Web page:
2016 Crozes-Hermitage, Les Trois Chênes, Domaine Emmanuel Darnaud, Rhône
Joe Czerwinski - 28/12/2018
About this WINE
Domaine Emmanuel Darnaud
Enthusiastic Emmanuel produces polished, generous wines at his winery in La Roche de Glun, sitting on a peninsular which cleaves the Rhône river. His focus is displaying individual expressions of each parcel. They are picked and vinified separately before being placed in wooden casks, vats or larger demi-muids to continue their élevage. His Les Trois Chênes cuvée is made from only 20% of the whole crop of 25- to 60-year-old vines. His Au Fil de Temps cuvée is only made in certain years, from two plots in a single lieu-dit, Les Saviaux. Emmanuel is particularly fond of this parcel. Its deeper soils of galet stones and less clay lend a mineral element to the wine meaning “less volume but more tension”.
Additional to making impressive wines in Crozes-Hermitage, Emmanuel owns 1.7 hectares of 30- to 80-year-old, southeast facing vines on granitic soil in St Joseph ‒ the source of his stunning lieu-dit cuvée La Dardouille, meaning “to sun oneself”.
Crôzes-Hermitage is the largest AC in the Northern Rhône, producing 10 times the volume of Hermitage and over half of the Northern Rhône’s total production. The appellation was created in 1937 with the single commune of Crozes, which is situated northeast of the hill of Hermitage. Wines are now produced from 11 different communes.Its vineyards surround the hill of Hermitage on equally hilly terrain where richer soils produce wines that are softer and fruitier, with a more forward style. The Syrah variety is used, but legally Marsanne and Roussanne can be added to the blend (up to 15 percent). In the north, the commune of Gervans is similar to Les Bessards in Hermitage, with granite soil producing tannic reds that need time to evolve.
While in Larnage, in the south, the heavy clay soils give the wine breadth and depth (albeit they can sometimes be flabby), the soils to the east of river on higher ground comprise stony, sandy and clay limestone, making them ideal for the production of white wines.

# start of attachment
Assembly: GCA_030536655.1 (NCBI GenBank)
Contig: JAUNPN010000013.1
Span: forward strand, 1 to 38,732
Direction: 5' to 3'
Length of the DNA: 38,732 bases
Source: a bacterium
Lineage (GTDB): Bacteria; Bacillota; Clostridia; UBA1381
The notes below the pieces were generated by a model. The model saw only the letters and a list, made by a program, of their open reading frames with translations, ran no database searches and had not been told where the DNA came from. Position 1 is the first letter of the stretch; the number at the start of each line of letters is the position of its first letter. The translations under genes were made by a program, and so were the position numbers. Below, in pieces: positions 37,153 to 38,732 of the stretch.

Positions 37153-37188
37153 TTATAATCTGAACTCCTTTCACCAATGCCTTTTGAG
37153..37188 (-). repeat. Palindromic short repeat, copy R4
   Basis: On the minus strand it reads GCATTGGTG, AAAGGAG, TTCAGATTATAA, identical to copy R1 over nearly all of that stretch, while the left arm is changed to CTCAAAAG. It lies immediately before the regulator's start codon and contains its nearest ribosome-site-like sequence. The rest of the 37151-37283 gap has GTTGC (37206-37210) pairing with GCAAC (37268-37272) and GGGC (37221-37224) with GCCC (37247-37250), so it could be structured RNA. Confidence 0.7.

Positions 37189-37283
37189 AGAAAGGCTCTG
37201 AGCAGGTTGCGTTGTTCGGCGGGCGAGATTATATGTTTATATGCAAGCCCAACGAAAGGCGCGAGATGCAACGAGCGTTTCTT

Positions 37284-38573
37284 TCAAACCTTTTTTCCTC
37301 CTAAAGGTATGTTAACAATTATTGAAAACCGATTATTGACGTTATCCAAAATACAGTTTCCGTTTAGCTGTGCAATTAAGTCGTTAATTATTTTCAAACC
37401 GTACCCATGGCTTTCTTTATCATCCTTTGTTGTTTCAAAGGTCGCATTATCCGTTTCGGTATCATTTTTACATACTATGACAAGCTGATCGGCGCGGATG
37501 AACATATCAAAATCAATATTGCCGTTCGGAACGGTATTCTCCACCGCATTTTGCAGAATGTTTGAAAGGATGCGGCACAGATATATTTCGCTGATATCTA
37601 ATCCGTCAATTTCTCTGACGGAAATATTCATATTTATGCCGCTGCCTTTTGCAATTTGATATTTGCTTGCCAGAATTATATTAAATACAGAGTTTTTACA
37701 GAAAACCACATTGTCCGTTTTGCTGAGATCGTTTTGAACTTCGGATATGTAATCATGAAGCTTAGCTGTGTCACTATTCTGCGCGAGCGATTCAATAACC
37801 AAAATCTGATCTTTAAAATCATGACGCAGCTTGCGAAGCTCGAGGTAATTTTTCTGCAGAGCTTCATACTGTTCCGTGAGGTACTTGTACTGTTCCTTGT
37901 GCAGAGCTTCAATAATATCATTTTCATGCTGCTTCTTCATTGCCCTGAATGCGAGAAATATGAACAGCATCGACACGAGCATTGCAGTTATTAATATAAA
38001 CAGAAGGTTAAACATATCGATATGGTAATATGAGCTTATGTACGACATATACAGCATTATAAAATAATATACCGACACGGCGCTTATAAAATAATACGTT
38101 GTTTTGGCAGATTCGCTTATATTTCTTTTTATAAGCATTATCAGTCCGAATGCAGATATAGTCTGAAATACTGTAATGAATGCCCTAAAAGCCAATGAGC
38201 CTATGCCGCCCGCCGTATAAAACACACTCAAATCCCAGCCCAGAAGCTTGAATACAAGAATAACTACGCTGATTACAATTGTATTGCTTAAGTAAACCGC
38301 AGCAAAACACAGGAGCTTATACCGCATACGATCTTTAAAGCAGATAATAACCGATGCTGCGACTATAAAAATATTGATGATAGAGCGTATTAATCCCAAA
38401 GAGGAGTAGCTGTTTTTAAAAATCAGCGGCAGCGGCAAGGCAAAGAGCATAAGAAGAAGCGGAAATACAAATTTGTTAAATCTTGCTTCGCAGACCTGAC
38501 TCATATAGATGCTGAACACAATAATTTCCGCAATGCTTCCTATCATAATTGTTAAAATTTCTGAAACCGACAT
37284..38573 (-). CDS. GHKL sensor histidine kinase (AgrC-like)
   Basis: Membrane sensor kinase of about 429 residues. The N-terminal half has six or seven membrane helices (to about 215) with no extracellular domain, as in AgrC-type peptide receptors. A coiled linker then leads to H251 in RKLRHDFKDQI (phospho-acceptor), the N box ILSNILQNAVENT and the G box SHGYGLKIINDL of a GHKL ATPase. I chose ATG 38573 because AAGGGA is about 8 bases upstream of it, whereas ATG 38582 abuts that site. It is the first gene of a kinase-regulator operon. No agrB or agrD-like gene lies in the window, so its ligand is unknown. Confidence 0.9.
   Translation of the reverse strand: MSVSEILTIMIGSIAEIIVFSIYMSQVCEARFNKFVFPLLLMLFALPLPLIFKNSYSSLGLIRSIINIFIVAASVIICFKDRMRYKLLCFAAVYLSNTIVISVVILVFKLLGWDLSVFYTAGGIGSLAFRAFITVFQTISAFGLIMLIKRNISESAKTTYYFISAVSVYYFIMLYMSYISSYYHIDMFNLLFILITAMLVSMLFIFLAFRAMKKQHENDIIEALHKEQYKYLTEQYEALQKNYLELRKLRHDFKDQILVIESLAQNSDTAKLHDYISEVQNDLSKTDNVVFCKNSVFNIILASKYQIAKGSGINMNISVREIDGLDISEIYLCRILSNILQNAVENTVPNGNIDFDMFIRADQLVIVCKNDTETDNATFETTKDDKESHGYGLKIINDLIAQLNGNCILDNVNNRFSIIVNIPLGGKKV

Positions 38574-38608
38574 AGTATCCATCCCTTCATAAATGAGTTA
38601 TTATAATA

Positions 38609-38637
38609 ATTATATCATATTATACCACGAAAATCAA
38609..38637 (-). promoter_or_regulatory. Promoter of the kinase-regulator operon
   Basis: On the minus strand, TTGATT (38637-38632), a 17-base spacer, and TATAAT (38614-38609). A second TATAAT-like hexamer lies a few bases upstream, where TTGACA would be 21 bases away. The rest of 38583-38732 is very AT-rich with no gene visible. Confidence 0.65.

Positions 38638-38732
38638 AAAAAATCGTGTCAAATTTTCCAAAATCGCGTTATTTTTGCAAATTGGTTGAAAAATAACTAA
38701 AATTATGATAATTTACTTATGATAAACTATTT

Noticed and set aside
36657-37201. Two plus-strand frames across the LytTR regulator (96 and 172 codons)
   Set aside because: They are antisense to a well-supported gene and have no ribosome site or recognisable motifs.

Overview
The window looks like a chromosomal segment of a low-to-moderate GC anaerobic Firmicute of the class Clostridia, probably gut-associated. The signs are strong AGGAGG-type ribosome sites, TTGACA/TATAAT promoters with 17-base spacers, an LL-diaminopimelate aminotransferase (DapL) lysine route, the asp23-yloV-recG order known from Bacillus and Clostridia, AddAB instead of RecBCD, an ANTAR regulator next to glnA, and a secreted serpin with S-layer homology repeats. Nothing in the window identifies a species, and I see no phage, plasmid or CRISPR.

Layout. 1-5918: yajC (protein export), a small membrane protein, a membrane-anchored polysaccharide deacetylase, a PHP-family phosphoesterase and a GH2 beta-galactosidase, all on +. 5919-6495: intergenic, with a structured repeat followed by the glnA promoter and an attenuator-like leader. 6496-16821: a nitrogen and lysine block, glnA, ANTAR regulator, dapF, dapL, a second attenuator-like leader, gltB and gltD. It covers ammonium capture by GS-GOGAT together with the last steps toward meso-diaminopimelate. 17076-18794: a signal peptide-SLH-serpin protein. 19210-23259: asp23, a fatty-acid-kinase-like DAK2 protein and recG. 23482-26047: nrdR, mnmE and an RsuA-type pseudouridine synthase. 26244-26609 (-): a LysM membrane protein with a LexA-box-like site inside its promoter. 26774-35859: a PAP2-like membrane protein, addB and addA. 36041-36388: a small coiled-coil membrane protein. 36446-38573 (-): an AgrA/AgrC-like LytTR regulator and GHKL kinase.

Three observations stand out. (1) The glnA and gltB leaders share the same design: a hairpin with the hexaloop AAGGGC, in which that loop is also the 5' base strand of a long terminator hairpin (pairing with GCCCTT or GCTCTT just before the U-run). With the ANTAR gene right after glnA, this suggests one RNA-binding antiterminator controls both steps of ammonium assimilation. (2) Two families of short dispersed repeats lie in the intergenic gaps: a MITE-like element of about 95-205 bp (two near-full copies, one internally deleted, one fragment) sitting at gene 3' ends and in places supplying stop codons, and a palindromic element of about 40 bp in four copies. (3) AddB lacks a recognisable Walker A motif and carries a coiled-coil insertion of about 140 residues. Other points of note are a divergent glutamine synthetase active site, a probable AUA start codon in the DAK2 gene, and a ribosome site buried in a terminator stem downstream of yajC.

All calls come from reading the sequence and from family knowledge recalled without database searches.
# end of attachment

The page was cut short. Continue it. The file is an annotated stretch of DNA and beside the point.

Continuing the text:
The best reds are produced on the plateaus of Les Chassis and Les Sept Chenin, which straddles the infamous N7 road to the south of Tain. Here the land is covered with cailloux roulés, which resemble the small pudding stones fond in Châteauneuf.
The wines can vary hugely in quality and style, and the majority of the reds tend to be fairly light. Many of the wines are made by a variation of the macération carbonique technique, bottled no later than one year after the vinification. The best producers, however, use traditional fermentation techniques.
There are small amounts of white wine made from Marsanne and Roussanne, accounting for approximately 10 percent of the appellation. The finest whites are produced from around Mercurol.
Recommended producers: Paul Jaboulet, Chapoutier, Colombier, Ferraton
Best vintages: 2006, 2005, 2004, 1999, 1995, 1990, 1989, 1988,
A noble black grape variety grown particularly in the Northern Rhône where it produces the great red wines of Hermitage, Cote Rôtie and Cornas, and in Australia where it produces wines of startling depth and intensity. Reasonably low yields are a crucial factor for quality as is picking at optimum ripeness. Its heartland, Hermitage and Côte Rôtie, consists of 270 hectares of steeply terraced vineyards producing wines that brim with pepper, spices, tar and black treacle when young. After 5-10 years they become smooth and velvety with pronounced fruit characteristics of damsons, raspberries, blackcurrants and loganberries.
It is now grown extensively in the Southern Rhône where it is blended with Grenache and Mourvèdre to produce the great red wines of Châteauneuf du Pape and Gigondas amongst others. Its spiritual home in Australia is the Barossa Valley, where there are plantings dating as far back as 1860. Australian Shiraz tends to be sweeter than its Northern Rhône counterpart and the best examples are redolent of new leather, dark chocolate, liquorice, and prunes and display a blackcurrant lusciousness.
South African producers such as Eben Sadie are now producing world- class Shiraz wines that represent astonishing value for money.
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The name of the cuvée refers to the fact that the fruits
of the different vineyards are matured differently; in
2016, 50 percent was in new or one-year-old barrel,
30 percent in tronconique and the balance in older
barrique. The assemblage has an attractive nose
dominated by tapenade, wood-smoke and blackberry
fruit; on the palate there are additional notes of
pepper and spice. The finish is finely etched and
winsome. Drink 2019-2022.
Simon Field MW, Wine Buyer
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